Australian and other overseas cricketers who have been participating in the Indian Premier League (IPL) are scrambling for ways to leave India as it faces the world’s worst Covid-19 outbreak.
The Board of Control for Cricket in India (BCCI) will help move Australia’s entire IPL “cohort” to the Maldives or Sri Lanka ahead of the weekend, Cricket Australia (CA) announced on Wednesday.
India’s governing body for cricket has been working to repatriate all the players, support staff, umpires and commentators as quickly and safely as possible, CA’s interim chief executive Nick Hockley told reporters during a press conference in Sydney.
“So what we’re working to do and what the BCCI are working to do, and they’ve been incredibly cooperative, is working to move the entire cohort out of India,” Hockley said.
He added that players would wait outside India for approval to head home, as Australia has banned travelers who have been in the country within the past two weeks.
In Australia, anyone who has been in India 14 days prior to Monday is now blocked from entering the country, including Australian citizens, under the country’s Biosecurity Act.
Australia Prime Minister Scott Morrison denied that the ban on arrivals is racist and played down the chance of jail time for those caught breaking the rules.
On Monday, around 9,000 Australians in India were registered with the government as wanting to return to Australia.
Former Australian cricketer Michael Slater, who has been working as a commentator covering the IPL, has been vocal in his criticism of the Australian government.
“If our Government cared for the safety of Aussies they would allow us to get home,” tweeted Slater on Monday. “It’s a disgrace!! Blood on your hands PM. How dare you treat us like this. How about you sort out the quarantine system. I had government permission to work on the IPL but I now have government neglect.
“And for those who think this is a money exercise,” added Slater in another Twitter post. “Well, forget it. This is what I do for a living and I have not made a penny having left early. So please stop the abuse and think of the thousands dying in India each day. It’s called empathy. If only our government had some!” he added.
India has accounted for 25% of the world’s Covid-19 deaths reported in the past week, according to the World Health Organization.
“In good spirits”
A handful of IPL participants have recently tested positive for Covid-19, including Chennai Super Kings’ Australian batting coach Mike Hussey and two non-playing members of the team.
Australian Cricketers’ Association (ACA) chief executive Todd Greenberg said that as far as he knows, Hussey was the only Australian in the IPL to contract the virus.
“We’ve spoken to Mike today. He’s okay, he’s in good spirits”, said Greenberg, who added that Hussey has relatively mild symptoms, and will be in isolation in his hotel room for at least 10 days in India.
There are over 50 foreign players, including 14 Australians, currently stuck in India, according to Reuters.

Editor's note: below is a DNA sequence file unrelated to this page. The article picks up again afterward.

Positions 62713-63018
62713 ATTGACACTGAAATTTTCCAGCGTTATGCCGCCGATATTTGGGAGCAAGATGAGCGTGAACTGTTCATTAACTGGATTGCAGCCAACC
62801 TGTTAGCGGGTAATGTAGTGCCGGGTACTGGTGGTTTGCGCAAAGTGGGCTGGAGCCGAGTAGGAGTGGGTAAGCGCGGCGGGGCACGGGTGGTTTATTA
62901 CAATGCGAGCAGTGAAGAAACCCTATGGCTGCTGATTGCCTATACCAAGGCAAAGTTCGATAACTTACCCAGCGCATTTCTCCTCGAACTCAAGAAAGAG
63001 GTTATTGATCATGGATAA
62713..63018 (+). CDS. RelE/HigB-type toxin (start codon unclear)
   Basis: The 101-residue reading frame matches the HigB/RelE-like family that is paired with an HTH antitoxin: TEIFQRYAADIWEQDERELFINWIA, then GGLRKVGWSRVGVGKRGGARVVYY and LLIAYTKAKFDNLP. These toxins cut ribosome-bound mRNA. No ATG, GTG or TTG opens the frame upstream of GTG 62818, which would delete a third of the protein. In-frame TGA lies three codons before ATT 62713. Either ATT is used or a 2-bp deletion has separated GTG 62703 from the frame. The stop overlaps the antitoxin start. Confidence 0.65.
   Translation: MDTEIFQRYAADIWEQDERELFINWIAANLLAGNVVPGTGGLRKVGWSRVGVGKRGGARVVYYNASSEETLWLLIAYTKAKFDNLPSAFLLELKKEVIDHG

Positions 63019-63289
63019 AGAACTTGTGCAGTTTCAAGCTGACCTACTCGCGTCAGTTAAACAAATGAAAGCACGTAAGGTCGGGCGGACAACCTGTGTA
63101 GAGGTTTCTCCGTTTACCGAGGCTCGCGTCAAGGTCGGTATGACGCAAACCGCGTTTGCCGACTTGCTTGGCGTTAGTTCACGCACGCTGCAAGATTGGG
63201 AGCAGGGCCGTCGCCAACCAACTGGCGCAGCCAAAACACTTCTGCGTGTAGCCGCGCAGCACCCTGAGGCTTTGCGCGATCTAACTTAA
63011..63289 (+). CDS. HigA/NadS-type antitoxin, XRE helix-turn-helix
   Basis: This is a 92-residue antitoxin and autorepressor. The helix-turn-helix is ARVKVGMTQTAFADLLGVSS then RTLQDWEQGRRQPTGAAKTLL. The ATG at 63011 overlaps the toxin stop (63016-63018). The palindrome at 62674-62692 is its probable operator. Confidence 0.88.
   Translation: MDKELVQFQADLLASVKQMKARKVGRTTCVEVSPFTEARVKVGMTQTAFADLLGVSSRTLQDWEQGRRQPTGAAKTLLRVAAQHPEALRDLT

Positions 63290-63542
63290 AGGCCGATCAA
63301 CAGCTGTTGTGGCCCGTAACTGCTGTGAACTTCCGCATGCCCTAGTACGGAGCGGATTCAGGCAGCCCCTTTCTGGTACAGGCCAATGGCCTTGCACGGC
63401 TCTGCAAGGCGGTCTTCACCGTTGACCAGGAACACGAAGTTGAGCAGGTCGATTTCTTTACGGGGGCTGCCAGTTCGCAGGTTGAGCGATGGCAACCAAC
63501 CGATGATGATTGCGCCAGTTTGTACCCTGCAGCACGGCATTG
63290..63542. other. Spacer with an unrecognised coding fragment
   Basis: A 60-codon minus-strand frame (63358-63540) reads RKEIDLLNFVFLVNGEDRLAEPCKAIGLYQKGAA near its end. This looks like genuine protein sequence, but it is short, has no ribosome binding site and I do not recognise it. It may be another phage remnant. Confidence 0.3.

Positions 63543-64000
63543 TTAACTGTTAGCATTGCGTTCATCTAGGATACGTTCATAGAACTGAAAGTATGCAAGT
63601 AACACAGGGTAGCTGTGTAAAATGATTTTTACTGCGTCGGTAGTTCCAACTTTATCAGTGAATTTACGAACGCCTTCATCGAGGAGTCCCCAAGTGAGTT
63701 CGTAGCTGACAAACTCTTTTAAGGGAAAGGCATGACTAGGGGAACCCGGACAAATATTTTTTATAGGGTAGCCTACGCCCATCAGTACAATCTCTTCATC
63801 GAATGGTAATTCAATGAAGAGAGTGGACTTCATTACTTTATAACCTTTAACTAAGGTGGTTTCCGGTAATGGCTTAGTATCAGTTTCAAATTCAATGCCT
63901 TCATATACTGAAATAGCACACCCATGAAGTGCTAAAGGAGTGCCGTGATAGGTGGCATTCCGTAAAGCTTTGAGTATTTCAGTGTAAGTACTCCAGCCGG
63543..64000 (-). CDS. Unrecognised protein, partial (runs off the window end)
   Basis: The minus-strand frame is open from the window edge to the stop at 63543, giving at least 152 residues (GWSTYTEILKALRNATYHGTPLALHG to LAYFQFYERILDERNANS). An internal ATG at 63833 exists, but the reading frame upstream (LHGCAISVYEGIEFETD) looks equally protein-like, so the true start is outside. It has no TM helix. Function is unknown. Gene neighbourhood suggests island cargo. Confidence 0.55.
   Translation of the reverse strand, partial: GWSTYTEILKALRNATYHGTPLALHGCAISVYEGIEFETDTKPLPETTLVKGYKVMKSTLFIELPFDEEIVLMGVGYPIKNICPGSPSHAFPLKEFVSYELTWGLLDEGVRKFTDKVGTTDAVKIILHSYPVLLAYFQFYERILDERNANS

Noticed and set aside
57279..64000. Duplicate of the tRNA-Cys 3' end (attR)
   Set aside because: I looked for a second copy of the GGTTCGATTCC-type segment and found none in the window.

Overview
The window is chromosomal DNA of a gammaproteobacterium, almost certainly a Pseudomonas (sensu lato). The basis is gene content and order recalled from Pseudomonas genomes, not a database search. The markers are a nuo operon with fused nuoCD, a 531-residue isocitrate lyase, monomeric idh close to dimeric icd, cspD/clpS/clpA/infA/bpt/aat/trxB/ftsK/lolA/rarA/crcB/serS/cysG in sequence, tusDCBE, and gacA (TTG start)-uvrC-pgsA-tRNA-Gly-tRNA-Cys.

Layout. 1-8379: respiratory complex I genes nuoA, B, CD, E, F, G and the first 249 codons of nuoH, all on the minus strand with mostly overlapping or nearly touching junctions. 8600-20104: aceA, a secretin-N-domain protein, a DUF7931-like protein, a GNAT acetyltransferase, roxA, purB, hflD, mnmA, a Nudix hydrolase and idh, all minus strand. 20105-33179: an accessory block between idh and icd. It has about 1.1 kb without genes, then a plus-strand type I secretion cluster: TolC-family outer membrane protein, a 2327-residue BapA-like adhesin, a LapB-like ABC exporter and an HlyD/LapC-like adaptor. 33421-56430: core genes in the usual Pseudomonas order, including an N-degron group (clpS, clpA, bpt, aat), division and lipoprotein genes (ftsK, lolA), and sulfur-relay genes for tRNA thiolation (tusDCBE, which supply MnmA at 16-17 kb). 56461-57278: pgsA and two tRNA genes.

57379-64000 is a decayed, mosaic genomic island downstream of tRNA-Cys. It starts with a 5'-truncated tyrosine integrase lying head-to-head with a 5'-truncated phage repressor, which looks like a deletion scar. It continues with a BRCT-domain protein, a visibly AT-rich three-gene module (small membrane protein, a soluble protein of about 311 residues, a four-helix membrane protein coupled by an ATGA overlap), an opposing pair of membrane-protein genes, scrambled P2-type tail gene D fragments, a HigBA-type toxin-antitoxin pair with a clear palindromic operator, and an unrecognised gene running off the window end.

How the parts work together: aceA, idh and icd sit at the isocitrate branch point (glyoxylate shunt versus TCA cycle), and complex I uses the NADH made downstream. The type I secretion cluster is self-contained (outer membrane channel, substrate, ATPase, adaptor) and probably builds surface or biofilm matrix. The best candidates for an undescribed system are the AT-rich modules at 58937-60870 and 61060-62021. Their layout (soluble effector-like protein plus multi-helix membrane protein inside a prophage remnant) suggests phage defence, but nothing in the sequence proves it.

Hussey’s diagnosis comes despite the IPL’s strict bio-bubble arrangement, where teams moved across the country for games and on occasion, wore head-to-toe PPE for internal flights.
Prior to the IPL’s suspension, Australians Andrew Tye, Adam Zampa and Kane Richardson cut short their IPL stints to return home last week.
“We’re all hoping the situation improves”
As the number of Covid-19 cases in India surpassed 20 million on Monday, Hockley urged the cricketing community to rally and support the country.
“We’re all hoping the situation improves,” he said on Wednesday.
Ahead of the press conference a number of Australian cricketers including Pat Cummins and Brett Lee donated money towards medical supplies in India. Likewise, CA partnered with the ACA to raise much needed funds for UNICEF Australia’s India Covid-19 Crisis Appeal.
“We were all deeply moved by the sentiments expressed and donations given by Pat Cummins and Brett Lee over the past week,” said Hockley in a statement.
“Australians and Indians share a special bond and, for many, our mutual love of cricket is central to that friendship,” Hockley added.
Welcoming the partnership with Australian cricket, UNICEF Australia chief executive Tony Stuart said he was moved by the cricketing community’s response to the crisis.
“We thank Australian Cricket for acting now as it is leadership like this which will help beat COVID for all,” Stuart added.
During the press conference on Wednesday, Hockley said the International Cricket Council (ICC) is looking at contingency options for the T20 World Cup, which India is set to host in October this year.
He added that the BCCI has also pledged to arrange a charter plane to bring Australian cricketers home, refusing to speculate if the league could resume this year.
“I think it’s premature to speculate on that,” Hockley said.
“At the moment, the BCCI are very focused on getting all the players, not just the Australians, home safe,” Hockley added.
“The public will see our best Australian cricketers as almost superheroes … but they are human beings,” Greenberg added in agreement.